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Lawson v. Mitts

March 21, 1952

LAWSON ET AL.
v.
MITTS ET AL.



Clay

CLAY, Commissioner. This controversy arises on appellant's application to modify a former judgment so as to permit her to have the full custody of her young daughter. The original judgment, affirmed by this Court in Mitts v. Mitts, 312 Ky. 854, 229 S.W.2d 958, gave the principal custody to the child's aunt and uncle, but provided she should visit her mother on week-ends and at other times.

In our former opinion we pointed out that some question had been raised concerning the mother's fitness, and it was also noted that she did not have a home of her own. Appellant in the present proceeding has attempted to show a change of conditions which she contends now justifies the court in giving her complete custody. On this score it appears she has remarried, is able to take care of the child in her own home, and is a fit and proper person.

The child is now ten years old. Since the entry of the original judgment, she has lived with her aunt and uncle and has visited her mother frequently. She has also spent some time with her father. She was examined by the court outside the presence of the parties to this suit, and the trend of her testimony was that she is happy under the existing arrangement. She has a real affection for her mother, her father, and her aunt and uncle.

Of course the controlling consideration is the welfare of this child. She now has a good home, and she has lived with her aunt and uncle for many years. She is no longer an infant of tender years. It is regrettable that her affections and her home life must be so divided. However, it is impossible to reach a perfect solution of the problem.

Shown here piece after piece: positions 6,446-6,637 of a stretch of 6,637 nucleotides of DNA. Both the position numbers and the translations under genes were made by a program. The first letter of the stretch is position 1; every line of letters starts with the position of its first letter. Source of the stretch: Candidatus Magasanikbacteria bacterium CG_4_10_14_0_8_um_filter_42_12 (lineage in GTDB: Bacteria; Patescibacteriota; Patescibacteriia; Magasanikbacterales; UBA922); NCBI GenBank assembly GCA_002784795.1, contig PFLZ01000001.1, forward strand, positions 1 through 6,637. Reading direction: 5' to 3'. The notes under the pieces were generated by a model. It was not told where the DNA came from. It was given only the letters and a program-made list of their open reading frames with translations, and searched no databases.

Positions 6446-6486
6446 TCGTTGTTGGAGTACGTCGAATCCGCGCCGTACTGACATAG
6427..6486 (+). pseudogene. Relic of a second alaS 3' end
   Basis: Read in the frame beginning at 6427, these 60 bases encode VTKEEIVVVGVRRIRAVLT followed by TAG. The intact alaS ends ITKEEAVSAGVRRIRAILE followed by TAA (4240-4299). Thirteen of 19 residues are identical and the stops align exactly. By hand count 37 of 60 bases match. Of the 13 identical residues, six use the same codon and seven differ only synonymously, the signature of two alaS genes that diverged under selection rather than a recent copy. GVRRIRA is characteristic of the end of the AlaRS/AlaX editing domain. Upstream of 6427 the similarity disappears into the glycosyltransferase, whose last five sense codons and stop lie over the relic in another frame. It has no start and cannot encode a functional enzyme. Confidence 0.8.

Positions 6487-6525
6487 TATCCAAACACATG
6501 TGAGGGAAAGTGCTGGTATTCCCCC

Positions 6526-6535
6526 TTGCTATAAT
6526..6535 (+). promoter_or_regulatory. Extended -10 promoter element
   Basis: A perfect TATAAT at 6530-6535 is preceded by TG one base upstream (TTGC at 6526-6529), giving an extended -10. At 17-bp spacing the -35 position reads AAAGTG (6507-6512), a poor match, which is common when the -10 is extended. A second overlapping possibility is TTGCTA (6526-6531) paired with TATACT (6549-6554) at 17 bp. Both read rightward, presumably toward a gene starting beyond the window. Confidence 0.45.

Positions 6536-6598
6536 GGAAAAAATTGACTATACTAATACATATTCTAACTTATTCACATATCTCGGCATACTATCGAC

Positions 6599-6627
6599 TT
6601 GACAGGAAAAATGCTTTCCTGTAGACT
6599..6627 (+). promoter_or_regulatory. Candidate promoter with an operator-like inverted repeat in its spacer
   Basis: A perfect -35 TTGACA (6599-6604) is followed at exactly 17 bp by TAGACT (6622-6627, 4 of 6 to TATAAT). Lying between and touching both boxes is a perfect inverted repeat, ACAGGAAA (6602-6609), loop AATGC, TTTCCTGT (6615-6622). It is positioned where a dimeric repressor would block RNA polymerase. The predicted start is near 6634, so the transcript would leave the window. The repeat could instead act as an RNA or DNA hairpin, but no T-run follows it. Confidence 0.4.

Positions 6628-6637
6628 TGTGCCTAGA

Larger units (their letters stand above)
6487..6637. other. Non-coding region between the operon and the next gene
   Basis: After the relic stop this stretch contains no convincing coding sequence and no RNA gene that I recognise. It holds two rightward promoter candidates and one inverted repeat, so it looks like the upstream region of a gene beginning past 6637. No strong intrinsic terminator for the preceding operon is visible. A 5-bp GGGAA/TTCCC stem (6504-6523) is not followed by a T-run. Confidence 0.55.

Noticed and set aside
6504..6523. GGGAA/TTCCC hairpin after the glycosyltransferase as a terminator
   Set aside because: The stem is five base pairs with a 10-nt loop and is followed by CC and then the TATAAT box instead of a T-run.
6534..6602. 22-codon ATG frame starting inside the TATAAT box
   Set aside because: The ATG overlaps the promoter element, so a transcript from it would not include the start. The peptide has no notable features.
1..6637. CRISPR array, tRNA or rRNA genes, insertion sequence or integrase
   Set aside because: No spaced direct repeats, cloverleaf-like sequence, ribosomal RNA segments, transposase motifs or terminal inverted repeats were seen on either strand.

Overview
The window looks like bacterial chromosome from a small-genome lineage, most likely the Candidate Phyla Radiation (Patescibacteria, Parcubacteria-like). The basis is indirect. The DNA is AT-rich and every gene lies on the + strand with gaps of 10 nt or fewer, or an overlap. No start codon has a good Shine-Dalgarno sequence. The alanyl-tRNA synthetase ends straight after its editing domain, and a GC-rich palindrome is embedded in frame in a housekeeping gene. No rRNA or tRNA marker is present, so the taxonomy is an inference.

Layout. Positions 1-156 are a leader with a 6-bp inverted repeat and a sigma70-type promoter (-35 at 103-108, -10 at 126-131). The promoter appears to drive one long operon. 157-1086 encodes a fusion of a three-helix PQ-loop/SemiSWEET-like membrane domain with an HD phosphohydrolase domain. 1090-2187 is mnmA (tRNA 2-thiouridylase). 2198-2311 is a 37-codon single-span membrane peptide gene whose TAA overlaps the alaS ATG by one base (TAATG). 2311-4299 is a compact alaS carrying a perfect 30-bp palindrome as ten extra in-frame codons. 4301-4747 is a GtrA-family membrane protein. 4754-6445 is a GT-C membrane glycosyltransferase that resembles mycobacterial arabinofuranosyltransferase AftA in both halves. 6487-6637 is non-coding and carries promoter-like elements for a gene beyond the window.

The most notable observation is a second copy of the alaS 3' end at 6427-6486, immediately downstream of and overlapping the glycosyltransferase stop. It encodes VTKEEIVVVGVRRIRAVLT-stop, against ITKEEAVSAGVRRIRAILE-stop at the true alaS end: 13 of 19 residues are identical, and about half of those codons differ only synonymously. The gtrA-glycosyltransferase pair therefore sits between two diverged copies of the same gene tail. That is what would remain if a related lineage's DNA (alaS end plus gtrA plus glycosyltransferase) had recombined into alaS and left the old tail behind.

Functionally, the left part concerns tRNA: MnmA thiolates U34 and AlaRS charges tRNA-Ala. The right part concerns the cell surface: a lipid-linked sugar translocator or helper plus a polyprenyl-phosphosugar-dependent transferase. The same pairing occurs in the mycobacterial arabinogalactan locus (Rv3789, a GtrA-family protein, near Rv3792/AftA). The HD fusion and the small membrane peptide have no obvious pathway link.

It is necessary to recite the facts appearing in the record, both on the former and present appeal, which we have carefully considered. The Chancellor had the opportunity to hear all of the testimony, including that of the child herself. He is in a better position than we are to determine what would be for her best interests. His conclusion that the present arrangement should continue was fully justified, and we see no reason to disturb the judgment.

A number of incidental questions are raised by appellant, but our discussion of them in this opinion would serve no purpose. The Chancellor decreased the allowance to her from $40 to $10 a month. We find no error in this ruling.

The judgment is affirmed.

19520321

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